magnetic flux - Maple Help

Units of Magnetic Flux Description

 • Magnetic flux has the dimension mass length squared per time squared electric current.  The SI derived unit of magnetic flux is the weber, which is defined as a volt second.
 • Maple knows the units of magnetic flux listed in the following table.

 Name Symbols Context Alternate Spellings Prefixes weber Wb SI * webers SI abweber abWb EMU * abwebers SI statweber statWb ESU * statwebers SI maxwell Mx standard * maxwells SI unit_pole standard * unit_poles SI

 An asterisk ( * ) indicates the default context, an at sign (@) indicates an abbreviation, and under the prefixes column, SI indicates that the unit takes all SI prefixes, IEC indicates that the unit takes IEC prefixes, and SI+ and SI- indicate that the unit takes only positive and negative SI prefixes, respectively.  Refer to a unit in the Units package by indexing the name or symbol with the context, for example, weber[SI] or Mx[standard]; or, if the context is indicated as the default, by using only the unit name or symbol, for example, weber or Mx.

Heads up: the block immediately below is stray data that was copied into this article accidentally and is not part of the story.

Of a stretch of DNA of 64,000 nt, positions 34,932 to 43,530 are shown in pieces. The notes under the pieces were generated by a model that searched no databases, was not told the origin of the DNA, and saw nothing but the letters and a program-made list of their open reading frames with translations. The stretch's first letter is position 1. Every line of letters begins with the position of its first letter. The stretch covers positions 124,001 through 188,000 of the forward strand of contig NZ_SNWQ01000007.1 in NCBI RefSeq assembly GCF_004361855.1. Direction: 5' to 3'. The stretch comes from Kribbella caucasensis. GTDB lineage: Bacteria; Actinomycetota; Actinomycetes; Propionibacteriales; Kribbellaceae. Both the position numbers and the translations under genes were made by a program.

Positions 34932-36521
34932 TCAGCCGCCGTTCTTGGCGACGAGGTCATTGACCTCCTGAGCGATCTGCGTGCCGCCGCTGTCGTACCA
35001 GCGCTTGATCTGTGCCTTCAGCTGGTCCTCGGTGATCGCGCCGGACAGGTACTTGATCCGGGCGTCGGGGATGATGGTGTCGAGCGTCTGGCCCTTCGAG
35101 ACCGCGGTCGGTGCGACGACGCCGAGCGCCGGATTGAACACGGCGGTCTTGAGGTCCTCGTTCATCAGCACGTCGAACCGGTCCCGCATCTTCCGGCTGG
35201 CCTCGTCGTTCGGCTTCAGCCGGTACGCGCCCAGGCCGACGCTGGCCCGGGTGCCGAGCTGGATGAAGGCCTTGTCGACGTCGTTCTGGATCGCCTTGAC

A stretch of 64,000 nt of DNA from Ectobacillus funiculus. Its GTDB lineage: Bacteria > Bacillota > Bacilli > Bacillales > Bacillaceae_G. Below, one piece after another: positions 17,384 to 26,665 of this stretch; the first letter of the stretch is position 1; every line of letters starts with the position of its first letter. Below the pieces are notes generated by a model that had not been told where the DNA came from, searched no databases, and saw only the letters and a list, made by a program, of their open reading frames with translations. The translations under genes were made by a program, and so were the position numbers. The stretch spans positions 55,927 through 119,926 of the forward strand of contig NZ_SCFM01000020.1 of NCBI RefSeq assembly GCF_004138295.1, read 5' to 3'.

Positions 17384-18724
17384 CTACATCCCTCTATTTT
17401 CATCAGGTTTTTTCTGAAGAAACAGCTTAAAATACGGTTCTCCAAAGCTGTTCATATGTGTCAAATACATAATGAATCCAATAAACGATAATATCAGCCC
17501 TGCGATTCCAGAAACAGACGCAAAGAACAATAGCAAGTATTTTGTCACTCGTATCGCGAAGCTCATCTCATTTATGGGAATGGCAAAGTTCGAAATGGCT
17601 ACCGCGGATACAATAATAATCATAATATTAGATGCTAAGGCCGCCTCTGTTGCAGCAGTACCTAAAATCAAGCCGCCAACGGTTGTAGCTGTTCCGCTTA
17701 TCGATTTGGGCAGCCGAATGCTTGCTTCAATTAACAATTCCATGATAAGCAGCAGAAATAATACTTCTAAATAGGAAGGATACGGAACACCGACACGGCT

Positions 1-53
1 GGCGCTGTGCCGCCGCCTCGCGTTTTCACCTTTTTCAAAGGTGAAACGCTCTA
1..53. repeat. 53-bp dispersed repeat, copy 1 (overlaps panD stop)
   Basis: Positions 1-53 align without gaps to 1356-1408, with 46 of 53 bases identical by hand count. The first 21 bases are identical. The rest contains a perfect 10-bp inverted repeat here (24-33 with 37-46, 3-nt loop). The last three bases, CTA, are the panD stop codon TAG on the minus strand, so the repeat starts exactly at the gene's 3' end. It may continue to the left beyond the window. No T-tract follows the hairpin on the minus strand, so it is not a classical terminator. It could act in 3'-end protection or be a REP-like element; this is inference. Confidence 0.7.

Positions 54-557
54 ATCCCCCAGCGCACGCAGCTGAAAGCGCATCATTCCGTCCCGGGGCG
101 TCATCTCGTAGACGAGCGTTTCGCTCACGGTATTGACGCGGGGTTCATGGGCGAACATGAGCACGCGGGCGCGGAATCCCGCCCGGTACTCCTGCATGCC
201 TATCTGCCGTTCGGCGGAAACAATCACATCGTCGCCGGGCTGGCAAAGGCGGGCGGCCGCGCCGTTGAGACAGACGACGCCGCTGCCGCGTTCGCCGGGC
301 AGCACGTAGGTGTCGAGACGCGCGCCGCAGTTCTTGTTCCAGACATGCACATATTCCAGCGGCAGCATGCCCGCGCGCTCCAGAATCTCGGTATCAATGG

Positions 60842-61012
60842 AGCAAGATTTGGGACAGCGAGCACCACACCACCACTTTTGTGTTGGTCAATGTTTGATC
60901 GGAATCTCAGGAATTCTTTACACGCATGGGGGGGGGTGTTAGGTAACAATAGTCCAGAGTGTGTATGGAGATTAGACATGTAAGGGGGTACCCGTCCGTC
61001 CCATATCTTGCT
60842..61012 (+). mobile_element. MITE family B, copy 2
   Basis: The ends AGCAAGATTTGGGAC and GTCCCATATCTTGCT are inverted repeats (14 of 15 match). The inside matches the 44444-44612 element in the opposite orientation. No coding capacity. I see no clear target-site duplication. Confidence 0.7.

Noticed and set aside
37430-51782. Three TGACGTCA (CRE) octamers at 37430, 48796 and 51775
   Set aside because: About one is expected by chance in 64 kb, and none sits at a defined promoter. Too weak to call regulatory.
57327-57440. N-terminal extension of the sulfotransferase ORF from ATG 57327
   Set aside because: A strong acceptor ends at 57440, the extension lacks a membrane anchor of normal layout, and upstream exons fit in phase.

The units of magnetic flux are defined as follows.
 An abweber is defined as $1.×{10}^{-8}$ weber and is energy-equivalent to the unit square root dyne centimeter ($\sqrt{\mathrm{dyne}}\mathrm{cm}$).
 A statweber is defined as $1.×{10}^{-6}c$ weber where c is the magnitude of the speed of light, and is energy-equivalent to the unit square root dyne second ($\sqrt{\mathrm{dyne}}s$).
 A maxwell is another name for an abweber.
 A unit_pole is defined as $1.256637062×{10}^{-7}$ weber. Examples

 > $\mathrm{convert}\left('\mathrm{weber}','\mathrm{dimensions}','\mathrm{base}'=\mathrm{true}\right)$
 $\frac{{\mathrm{mass}}{}{{\mathrm{length}}}^{{2}}}{{\mathrm{electric_current}}{}{{\mathrm{time}}}^{{2}}}$ (1)
 > $\mathrm{convert}\left(1.60217733×{10}^{-19},'\mathrm{units}','\mathrm{Wb}','\mathrm{abWb}'\right)$
 ${1.602177330}{×}{{10}}^{{-11}}$ (2)
 > $\mathrm{convert}\left(1.60217733×{10}^{-19},'\mathrm{units}','\mathrm{Wb}',\mathrm{sqrt}\left('\mathrm{dyne}'\right)'\mathrm{cm}','\mathrm{energy}'\right)$
 ${1.602177330}{×}{{10}}^{{-11}}$ (3)
 > $\mathrm{convert}\left(1.60217733×{10}^{-19},'\mathrm{units}','\mathrm{Wb}','\mathrm{statWb}'\right)$
 ${5.344288314}{×}{{10}}^{{-22}}$ (4)
 > $\mathrm{convert}\left(1.60217733×{10}^{-19},'\mathrm{units}','\mathrm{Wb}',\mathrm{sqrt}\left('\mathrm{dyne}'\right)'s','\mathrm{energy}'\right)$
 ${5.344288314}{×}{{10}}^{{-22}}$ (5)
 > $\mathrm{convert}\left(1.60217733×{10}^{-19},'\mathrm{units}','\mathrm{Wb}','\mathrm{Mx}'\right)$
 ${1.602177330}{×}{{10}}^{{-11}}$ (6)
 > $\mathrm{convert}\left(1.60217733×{10}^{-19},'\mathrm{units}','\mathrm{Wb}','\mathrm{unit_pole}'\right)$
 ${1.274972209}{×}{{10}}^{{-12}}$ (7)